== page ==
26 January 2016

'Mini-Chek Jawa' is lost?

A lovely blue sky day exploring a small lagoon at Pulau Ubin next to Outward Bound Singapore yesterday. I last visited this shore in Jun 2008, when its lush seagrass meadows reminded me of Chek Jawa.
Alas, we didn't see any signs of seagrasses on this trip. What has happened here? I looked more closely at my old photos of this shore to see what might have changed.


Thanks to the kind invitation of Alex Tan of OBS, the regular team had a chance to visit this 'mini-Chek Jawa next to their facilities on Pulau Ubin.
Alex had gathered some OBS colleagues who stayed back to explore the sea shore with us. We are touched! Thanks to Marcus Ng, the expert on our island histories, we got an introduction to some of the key historical aspects of Pulau Ubin.
Thanks also to Phillip Lim, who runs a fish farm off Pulau Ubin, for sharing his wisdom about the ecology and creatures to be found in our waters. From crabs to clams, to plankton blooms and more.
The rest of the survey team also helped to set up 'stations' to explain interesting marine life found on this shore. Here is Lisa Lim, sharing about the intriguing snails that laid the egg capsules we saw earlier on our walk.
As we make our way to the sand bar near the mouth of the lagoon, more 'stations' have been prepared.
Here is Loh Kok Sheng sharing about the sand star and rock stars that are found on the shore.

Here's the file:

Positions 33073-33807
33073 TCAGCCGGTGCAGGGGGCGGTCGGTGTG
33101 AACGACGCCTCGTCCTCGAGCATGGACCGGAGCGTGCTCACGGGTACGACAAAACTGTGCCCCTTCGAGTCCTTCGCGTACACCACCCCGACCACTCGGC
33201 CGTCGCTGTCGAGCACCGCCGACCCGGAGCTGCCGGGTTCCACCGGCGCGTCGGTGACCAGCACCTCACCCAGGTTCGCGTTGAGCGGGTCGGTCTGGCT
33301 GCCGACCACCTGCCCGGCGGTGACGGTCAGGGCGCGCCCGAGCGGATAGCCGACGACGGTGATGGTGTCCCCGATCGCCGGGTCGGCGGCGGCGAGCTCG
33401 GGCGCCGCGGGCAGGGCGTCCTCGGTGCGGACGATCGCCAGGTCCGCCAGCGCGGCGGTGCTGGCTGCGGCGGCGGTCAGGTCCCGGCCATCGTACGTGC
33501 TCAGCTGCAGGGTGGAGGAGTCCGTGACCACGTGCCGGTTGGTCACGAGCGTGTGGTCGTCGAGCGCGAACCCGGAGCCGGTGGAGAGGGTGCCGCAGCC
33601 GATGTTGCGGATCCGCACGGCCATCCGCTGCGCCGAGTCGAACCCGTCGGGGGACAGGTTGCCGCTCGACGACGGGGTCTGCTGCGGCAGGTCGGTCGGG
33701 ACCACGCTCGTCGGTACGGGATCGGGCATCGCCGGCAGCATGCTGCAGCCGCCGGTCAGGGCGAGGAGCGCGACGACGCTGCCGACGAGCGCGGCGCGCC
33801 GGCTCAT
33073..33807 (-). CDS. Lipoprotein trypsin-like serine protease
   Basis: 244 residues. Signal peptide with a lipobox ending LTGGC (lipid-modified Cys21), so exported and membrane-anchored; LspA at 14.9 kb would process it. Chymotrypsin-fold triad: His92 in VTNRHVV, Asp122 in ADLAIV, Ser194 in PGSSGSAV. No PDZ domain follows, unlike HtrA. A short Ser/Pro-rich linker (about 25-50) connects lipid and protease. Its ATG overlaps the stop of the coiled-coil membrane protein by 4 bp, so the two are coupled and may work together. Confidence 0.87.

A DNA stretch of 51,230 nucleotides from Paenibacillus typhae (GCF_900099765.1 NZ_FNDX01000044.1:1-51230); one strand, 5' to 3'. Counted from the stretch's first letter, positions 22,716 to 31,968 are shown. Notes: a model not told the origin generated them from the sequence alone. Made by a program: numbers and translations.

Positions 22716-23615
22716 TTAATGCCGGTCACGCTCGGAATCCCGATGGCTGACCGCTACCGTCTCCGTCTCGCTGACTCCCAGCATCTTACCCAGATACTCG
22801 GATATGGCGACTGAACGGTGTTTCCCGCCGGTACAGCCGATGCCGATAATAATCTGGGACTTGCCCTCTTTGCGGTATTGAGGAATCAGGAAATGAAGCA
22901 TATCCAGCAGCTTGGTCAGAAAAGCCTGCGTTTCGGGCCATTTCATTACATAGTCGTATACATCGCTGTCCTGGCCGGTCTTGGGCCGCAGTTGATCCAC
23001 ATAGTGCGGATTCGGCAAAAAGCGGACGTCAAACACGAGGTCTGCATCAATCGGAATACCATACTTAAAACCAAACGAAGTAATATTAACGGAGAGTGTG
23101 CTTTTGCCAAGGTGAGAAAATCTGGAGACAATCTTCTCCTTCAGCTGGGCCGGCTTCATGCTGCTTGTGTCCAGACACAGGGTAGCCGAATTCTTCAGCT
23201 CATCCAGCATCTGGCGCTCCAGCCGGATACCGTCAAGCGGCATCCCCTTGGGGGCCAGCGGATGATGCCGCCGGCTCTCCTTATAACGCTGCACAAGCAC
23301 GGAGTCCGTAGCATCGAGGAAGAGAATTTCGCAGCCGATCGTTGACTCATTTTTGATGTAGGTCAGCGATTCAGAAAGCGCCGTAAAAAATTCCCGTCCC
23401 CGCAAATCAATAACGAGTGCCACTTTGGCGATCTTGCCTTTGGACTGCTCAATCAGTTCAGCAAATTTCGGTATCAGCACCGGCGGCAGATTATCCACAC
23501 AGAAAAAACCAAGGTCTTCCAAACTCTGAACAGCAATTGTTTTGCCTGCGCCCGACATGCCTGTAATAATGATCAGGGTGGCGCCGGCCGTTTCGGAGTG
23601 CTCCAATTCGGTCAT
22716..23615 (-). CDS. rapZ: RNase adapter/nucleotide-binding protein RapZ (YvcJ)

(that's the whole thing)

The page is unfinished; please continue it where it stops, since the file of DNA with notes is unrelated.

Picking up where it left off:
Here's Jonathan sharing about crab moults and other interesting critters. We saw swimming crabs, stone crabs and porcelain crabs. Many tiny hermit crabs and the Blue striped hermit crab. Thanks also to Richard Kuah.
Nicholas Yap had found 'Bill' a yet-to-be-identified large sea anemone. We also saw several Spiral babylonia snails and the black eggs of some kind of sotong. Later on, an octopus was found on the way home!

Where have the seagrasses gone?

I was most dismayed to learn that there are probably zero seagrasses anywhere in the lagoon. We didn't see any growing or even any seagrass bits being washed up on the shore.
There are still many Haddon's carpet anemones on the sand bar at the mouth of the lagoon, but no seagrasses.
The lagoon is instead mostly covered with a thick layer of soft anoxic mud.
Here's a brief pano from the centre of the lagoon.
Lagoon next to Outward Bound Singapore (OBS), Pulau Ubin


March 2008

My first trip to this shore was in March 2008, at a not-so-low tide. The tides appear similar as our trip yesterday.
Most the lagoon was still submerged.
A glimpse of the western shore of the lagoon.
The inner lagoon was covered in seagrasses!
We saw a sea horse during that trip!

June 2008

This was my second trip to this shore. The tide was a lot lower and I saw a lagoon full of seagrasses with marine life commonly seen at Chek Jawa. The lower tide exposed seagrasses growing even in the area near OBS. Perhaps the seagrasses are still on this shore but are in deeper water? We do hope to return on a lower spring tide to check up on this.
Another view eastwards of the seagrasses growing on the lower shore.
As we approached the lagoon, a view of the seagrasses towards OBS Camp 2 jetty.